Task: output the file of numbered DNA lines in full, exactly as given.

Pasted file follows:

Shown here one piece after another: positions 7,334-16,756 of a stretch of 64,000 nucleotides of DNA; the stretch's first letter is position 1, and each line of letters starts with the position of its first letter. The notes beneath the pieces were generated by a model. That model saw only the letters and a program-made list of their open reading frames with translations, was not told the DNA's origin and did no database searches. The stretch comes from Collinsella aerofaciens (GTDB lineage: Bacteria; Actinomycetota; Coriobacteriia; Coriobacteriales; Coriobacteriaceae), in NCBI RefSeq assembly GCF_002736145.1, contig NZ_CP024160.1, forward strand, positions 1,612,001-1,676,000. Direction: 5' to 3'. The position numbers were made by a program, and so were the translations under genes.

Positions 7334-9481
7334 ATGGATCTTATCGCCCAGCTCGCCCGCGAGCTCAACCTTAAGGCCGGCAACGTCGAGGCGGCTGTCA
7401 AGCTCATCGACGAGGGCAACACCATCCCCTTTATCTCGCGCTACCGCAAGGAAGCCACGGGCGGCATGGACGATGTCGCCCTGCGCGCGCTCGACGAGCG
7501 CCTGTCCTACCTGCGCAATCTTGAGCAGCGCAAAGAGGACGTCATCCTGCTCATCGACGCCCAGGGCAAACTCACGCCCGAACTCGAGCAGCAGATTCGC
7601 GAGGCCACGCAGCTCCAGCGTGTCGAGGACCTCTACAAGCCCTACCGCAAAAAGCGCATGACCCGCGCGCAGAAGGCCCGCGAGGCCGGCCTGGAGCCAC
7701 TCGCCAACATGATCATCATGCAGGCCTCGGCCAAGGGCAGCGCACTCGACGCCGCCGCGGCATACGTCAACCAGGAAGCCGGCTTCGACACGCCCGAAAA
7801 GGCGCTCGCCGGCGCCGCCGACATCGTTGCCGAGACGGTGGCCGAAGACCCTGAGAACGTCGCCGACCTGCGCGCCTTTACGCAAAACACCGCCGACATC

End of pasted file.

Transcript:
Shown here one piece after another: positions 7,334-16,756 of a stretch of 64,000 nucleotides of DNA; the stretch's first letter is position 1, and each line of letters starts with the position of its first letter. The notes beneath the pieces were generated by a model. That model saw only the letters and a program-made list of their open reading frames with translations, was not told the DNA's origin and did no database searches. The stretch comes from Collinsella aerofaciens (GTDB lineage: Bacteria; Actinomycetota; Coriobacteriia; Coriobacteriales; Coriobacteriaceae), in NCBI RefSeq assembly GCF_002736145.1, contig NZ_CP024160.1, forward strand, positions 1,612,001-1,676,000. Direction: 5' to 3'. The position numbers were made by a program, and so were the translations under genes.

Positions 7334-9481
7334 ATGGATCTTATCGCCCAGCTCGCCCGCGAGCTCAACCTTAAGGCCGGCAACGTCGAGGCGGCTGTCA
7401 AGCTCATCGACGAGGGCAACACCATCCCCTTTATCTCGCGCTACCGCAAGGAAGCCACGGGCGGCATGGACGATGTCGCCCTGCGCGCGCTCGACGAGCG
7501 CCTGTCCTACCTGCGCAATCTTGAGCAGCGCAAAGAGGACGTCATCCTGCTCATCGACGCCCAGGGCAAACTCACGCCCGAACTCGAGCAGCAGATTCGC
7601 GAGGCCACGCAGCTCCAGCGTGTCGAGGACCTCTACAAGCCCTACCGCAAAAAGCGCATGACCCGCGCGCAGAAGGCCCGCGAGGCCGGCCTGGAGCCAC
7701 TCGCCAACATGATCATCATGCAGGCCTCGGCCAAGGGCAGCGCACTCGACGCCGCCGCGGCATACGTCAACCAGGAAGCCGGCTTCGACACGCCCGAAAA
7801 GGCGCTCGCCGGCGCCGCCGACATCGTTGCCGAGACGGTGGCCGAAGACCCTGAGAACGTCGCCGACCTGCGCGCCTTTACGCAAAACACCGCCGACATC